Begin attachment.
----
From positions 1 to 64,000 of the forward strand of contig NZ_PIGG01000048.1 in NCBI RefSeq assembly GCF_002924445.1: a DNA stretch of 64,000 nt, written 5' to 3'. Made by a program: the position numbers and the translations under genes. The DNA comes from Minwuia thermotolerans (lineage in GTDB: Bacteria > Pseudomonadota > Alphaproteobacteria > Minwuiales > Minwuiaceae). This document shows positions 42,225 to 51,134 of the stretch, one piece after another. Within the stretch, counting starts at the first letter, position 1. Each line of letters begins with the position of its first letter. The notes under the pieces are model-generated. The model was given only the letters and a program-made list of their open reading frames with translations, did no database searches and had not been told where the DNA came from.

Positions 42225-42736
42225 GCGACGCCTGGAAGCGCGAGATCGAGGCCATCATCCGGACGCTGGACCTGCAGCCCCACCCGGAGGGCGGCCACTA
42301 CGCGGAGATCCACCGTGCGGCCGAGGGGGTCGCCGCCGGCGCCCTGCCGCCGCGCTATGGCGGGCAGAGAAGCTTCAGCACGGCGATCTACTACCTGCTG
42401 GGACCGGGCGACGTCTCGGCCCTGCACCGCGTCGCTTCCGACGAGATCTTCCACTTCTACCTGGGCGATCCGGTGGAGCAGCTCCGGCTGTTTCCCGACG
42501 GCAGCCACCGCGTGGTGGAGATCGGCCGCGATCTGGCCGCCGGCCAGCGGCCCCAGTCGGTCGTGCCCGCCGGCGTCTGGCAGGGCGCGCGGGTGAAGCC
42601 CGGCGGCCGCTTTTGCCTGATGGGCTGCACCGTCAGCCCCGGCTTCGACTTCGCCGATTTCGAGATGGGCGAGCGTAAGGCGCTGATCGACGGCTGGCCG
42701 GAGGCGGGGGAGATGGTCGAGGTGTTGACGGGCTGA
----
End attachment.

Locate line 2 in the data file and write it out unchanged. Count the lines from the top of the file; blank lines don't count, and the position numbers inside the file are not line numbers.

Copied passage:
Positions 42225-42736